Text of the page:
I do not want anybody yelling at me.
Yelling does not grab my wandering attention. Yelling does not further harden my firm convictions, nor soften the ones you’re yelling at me about.
Yelling does not scare me. Yelling does not change my mind.
Yet activist people of the progressive persuasion are getting frantic about the upcoming elections. They repeat the ritualistic, “The GOP is going to take over Congress and the world will end!”
Everyone seems to be afraid and their remedy for fear is to yell at the Dems for not yelling loudly about how rotten the GOP is.
Every Democrat running is being accused of failing to make his/her case to the American people. By yelling more, yelling louder. “Republicans are all yelling and scaring people, Dems have to yell louder.” As if it’s an absolute truth that loud noise sells the message; yelling scares people and wins elections.
I don’t think so.
In 1971 or so, Francis Coppola was filming The Godfather in the streets and buildings of what was then called Little Italy, now SoHo. Francis and I had become friends. I visited the film locations a couple of times.
On one of those visits, Francis introduced me to his father, Carmine — “This is my father,” he said in a formal way, and we shook hands. Then, “And this is the Godfather,” Francis said in the same tone of voice. It took me a second to realize I was about to shake hands with Brando.
Before production began, one of the internecine Godfather fights concerned whether Brando should be cast as Don Corleone, an unusual choice Francis was adamant about.
There exists somewhere in film archives a thirty-minute video Francis made with Brando, who wanted the role enough to be willing to, in effect, audition for the part. Since I was then working for Stanley Jaffe, Paramount’s president, I was one of a few able to watch the video, in which Brando quietly transformed himself, stuffing pads of cotton wool into his cheeks and mouth while talking over what he was doing, into Don Corleone. Masterful, and Francis got his Don, as did all of us.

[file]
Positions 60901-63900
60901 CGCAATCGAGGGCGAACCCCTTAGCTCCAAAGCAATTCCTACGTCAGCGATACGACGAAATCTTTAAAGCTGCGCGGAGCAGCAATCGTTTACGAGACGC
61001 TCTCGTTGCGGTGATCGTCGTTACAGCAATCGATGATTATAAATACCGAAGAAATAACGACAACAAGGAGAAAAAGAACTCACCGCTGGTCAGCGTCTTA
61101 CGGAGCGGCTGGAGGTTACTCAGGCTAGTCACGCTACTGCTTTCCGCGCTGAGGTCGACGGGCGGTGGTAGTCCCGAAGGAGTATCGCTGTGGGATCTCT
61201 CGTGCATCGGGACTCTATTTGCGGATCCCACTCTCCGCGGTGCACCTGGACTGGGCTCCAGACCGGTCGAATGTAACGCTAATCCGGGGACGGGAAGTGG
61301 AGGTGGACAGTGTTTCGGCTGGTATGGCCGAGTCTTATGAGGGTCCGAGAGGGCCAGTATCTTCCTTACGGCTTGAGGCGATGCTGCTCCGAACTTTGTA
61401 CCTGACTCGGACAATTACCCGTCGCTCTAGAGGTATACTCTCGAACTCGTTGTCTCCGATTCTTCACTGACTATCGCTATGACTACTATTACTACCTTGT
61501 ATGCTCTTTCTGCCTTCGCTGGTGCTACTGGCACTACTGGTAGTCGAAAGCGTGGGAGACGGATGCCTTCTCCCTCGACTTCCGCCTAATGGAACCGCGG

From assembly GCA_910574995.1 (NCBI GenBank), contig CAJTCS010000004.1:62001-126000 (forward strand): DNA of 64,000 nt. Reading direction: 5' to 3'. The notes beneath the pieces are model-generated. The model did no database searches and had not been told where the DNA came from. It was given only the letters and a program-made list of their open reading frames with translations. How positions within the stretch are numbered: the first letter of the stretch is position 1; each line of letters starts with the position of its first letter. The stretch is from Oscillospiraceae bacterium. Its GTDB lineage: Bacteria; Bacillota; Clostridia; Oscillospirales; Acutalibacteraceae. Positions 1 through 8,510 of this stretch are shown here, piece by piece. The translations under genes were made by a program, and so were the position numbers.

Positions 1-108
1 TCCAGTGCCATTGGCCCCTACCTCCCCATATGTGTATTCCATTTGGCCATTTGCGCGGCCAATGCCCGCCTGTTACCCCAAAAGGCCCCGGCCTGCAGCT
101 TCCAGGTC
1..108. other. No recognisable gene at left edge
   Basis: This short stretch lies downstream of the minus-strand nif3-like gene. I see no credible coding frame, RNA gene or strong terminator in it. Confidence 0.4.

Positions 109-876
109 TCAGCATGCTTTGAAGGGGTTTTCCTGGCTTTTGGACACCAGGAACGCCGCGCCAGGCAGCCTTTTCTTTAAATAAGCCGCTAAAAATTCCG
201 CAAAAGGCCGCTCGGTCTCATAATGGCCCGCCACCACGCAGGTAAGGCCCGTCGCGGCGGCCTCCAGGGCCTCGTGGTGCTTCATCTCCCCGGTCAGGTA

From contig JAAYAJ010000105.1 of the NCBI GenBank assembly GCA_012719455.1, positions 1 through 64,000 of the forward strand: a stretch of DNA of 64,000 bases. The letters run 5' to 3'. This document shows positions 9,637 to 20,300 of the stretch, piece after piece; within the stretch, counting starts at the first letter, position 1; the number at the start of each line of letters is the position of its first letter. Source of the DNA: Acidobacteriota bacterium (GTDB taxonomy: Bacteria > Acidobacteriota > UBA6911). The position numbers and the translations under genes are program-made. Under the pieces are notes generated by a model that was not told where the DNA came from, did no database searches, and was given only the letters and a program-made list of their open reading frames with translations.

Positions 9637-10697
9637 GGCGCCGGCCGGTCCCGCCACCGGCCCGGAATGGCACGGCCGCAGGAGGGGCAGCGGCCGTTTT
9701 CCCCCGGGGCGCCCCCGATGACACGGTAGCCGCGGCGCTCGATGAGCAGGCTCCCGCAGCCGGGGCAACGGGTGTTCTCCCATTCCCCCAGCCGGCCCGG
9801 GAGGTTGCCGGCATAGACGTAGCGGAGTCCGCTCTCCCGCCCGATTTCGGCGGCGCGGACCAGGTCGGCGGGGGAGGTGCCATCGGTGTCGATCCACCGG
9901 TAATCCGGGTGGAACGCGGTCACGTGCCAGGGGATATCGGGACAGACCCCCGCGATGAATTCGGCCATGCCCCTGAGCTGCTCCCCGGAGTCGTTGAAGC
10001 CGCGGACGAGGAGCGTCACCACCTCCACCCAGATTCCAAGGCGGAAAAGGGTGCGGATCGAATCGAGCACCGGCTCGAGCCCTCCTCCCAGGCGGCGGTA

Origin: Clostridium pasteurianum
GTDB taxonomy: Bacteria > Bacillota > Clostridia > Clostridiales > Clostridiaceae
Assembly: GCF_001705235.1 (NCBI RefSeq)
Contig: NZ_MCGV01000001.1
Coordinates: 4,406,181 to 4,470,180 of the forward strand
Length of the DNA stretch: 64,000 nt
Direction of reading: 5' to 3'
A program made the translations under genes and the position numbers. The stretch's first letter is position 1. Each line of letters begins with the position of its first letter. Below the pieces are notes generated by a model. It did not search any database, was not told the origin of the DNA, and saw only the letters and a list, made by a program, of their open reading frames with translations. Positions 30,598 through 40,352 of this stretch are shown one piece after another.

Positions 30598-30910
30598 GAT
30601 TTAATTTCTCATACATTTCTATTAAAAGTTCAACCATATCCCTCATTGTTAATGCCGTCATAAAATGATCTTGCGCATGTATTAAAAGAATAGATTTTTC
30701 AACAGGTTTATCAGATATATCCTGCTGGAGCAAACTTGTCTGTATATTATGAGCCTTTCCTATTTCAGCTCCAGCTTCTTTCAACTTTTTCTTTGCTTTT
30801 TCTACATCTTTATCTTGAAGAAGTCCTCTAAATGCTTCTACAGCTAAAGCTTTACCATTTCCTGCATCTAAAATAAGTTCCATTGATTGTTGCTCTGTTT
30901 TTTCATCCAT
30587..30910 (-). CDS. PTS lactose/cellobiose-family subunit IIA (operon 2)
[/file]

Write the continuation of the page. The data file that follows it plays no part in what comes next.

One evening, I went to a screening of the dailies, the scene in which Brando meets with Sollozzo, who is pitching Corleone about getting into the drug trade. The scene was dark (Gorden Willis’s lighting) and the conversation calm, reasoned, businesslike. The menace was surreptitious.
After the dailies, Francis murmured to me that he’d been getting some criticism about Brando’s quiet tone of voice in the scene. What did I think?
It was both an endearing and potentially disruptive aspect of Francis’s personality to invite people around him into offering advice. “What do you think?” he’d say. A number of these people became convinced their comments were of high significance, that Francis was depending on them, ceding some authority to their superior wisdom. Eventually, there’d be, um, some upheaval.
I am not one of those people. I thought the scene was great, that Francis was a brilliant director and knew best what worked. And that’s what I told him.
A day or so later, I was summoned up to the 42nd floor, to Charlie Bluhdorn’s office. Charlie and I had an odd, mutually amused relationship, more or less springing from a toy hedgehog I once gave him.
“Nomi,” he said (that’s how he pronounced my name), “What do you think about the way Brando is talking? Don’t you think he’s too quiet? He’s supposed to be a scary person, but he’s almost whispering.”
Ah. I now understood who was causing Francis concern. I had to think of how to explain what I’d seen and heard. “Well,” I said, “I think the softness is much more menacing than if he were loud. The way he’s playing it, you lean forward to hear him, to focus on what he’s saying.”
By this time in the film, we know who the Don is, we know his power. And we all know Brando’s size as an actor. He doesn’t have to yell to be the Don. He’s much scarier when he speaks softly and makes us listen.